Abstract # 131:

Scheduled for Saturday, August 26, 2017 05:00 PM-05:15 PM: (Grand Ballroom) Oral Presentation


ASSOCIATIONS OF INFLAMMATORY MARKERS WITH SEX, AGE, AND CORTISOL IN ZOO-HOUSED WESTERN LOWLAND GORILLAS (GORILLA GORILLA GORILLA)

A. N. Edes and D. E. Crews
The Ohio State University, 4034 Smith Laboratory, 174 West 18th Avenue, Columbus, OH 43210, USA
line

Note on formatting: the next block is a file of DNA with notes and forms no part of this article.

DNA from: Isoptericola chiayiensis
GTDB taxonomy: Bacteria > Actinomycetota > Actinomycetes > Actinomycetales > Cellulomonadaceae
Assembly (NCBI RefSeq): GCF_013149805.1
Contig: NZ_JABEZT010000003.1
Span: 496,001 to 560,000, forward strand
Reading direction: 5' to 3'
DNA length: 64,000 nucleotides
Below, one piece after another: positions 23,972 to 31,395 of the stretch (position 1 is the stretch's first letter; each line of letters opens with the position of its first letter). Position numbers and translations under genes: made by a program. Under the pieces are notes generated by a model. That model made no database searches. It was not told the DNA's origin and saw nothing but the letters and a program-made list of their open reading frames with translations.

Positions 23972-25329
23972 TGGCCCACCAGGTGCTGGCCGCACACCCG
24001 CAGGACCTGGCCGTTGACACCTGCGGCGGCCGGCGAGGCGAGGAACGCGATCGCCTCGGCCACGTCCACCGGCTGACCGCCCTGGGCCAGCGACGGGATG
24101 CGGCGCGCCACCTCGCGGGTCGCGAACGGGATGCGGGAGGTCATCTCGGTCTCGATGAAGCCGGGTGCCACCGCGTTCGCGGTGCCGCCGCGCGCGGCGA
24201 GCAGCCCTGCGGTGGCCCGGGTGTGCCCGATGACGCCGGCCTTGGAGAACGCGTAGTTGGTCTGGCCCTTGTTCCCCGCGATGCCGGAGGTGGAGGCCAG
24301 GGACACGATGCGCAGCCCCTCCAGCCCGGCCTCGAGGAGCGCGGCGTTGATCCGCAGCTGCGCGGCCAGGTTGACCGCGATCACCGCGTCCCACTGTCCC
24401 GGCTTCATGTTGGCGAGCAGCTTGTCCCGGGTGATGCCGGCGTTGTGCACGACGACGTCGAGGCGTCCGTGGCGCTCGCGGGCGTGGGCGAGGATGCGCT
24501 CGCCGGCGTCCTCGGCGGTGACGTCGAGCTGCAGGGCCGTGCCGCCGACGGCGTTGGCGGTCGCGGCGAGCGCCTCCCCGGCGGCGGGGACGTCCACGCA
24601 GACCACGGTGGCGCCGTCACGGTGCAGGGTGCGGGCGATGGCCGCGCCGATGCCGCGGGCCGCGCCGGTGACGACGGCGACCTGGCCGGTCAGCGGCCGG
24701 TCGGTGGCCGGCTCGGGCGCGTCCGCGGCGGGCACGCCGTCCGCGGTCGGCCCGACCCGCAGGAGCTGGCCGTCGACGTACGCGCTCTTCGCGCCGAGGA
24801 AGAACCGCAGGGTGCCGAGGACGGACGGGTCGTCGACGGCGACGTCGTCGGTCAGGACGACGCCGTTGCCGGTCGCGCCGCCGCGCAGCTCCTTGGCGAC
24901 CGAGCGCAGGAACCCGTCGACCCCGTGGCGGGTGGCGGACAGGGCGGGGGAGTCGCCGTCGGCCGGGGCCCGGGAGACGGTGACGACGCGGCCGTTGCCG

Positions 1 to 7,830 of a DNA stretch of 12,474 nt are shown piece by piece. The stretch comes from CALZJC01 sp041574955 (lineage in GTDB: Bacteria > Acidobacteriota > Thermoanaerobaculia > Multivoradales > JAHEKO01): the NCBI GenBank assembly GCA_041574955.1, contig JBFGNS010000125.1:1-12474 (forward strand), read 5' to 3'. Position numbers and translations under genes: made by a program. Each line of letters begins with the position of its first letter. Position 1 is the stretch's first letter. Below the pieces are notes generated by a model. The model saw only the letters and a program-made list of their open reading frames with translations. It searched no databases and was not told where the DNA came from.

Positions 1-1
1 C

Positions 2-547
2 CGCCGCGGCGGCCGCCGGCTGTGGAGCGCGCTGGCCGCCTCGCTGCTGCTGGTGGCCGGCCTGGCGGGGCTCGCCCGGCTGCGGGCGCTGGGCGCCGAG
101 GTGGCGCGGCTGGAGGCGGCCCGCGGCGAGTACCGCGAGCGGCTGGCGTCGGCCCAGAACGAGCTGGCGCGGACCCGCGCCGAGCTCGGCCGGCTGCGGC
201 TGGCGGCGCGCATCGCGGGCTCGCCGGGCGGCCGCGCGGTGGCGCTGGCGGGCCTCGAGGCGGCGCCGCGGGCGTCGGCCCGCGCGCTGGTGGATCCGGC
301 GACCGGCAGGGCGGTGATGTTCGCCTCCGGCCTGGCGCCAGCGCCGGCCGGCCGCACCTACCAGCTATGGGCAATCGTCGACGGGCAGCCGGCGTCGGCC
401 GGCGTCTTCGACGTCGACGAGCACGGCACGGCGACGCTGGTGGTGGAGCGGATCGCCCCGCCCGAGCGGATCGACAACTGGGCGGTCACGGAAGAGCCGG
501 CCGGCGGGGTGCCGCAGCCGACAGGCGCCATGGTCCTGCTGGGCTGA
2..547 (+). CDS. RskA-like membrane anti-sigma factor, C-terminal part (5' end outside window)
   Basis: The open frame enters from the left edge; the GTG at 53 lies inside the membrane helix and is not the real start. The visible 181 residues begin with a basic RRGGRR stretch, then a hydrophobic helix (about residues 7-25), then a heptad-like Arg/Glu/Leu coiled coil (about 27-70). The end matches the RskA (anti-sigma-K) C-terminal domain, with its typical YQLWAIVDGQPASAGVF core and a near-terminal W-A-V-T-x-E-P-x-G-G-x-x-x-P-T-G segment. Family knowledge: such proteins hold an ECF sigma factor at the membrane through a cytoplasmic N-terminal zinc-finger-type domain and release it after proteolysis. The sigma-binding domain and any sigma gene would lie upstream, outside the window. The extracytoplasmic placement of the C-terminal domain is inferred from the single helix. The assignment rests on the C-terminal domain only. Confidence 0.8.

Sex, age, and stress may affect inflammatory markers, such as albumin, C-reactive protein (CRP), interleukin-6 (IL-6), and tumor necrosis factor alpha (TNF-a). This research explored whether sex, age, and cortisol are associated with inflammatory markers in western lowland gorillas. Biomarkers were assayed from banked gorilla serum (n=63, aged 6-52 years) from three North American zoos. Relationships between inflammatory markers and sex were tested using t-tests, and relationships with age and cortisol were tested using linear regressions (α=0.05). Males had higher albumin than females (p=0.001). Albumin was negatively associated with age (p=0.000, R2=0.195) and cortisol (p=0.024, R2=0.073). Females had higher CRP than males (p=0.000). CRP showed no relationship with age (p=0.874), but a positive association with cortisol (p=0.000, R2=0.236). IL-6 showed no significant difference between males and females (p=0.956). In addition, IL-6 was positively associated with age (p=0.001, R2=0.195), but was not associated with cortisol (p=0.729). When outliers were excluded, females had significantly higher TNF-α than males (p=0.037), although this relationship was absent when outliers were retained (p=0.145). TNF-α was not significantly associated with age (p=0.440), but was positively associated with cortisol (p=0.000, R2=0.432). As persistent elevations in inflammatory markers are associated with chronic degenerative conditions (e.g., cardiovascular disease, arthritis) and many zoo-housed great apes develop such conditions, understanding how sex, age, and stress affect their serum concentrations may aid in improving primate health and welfare.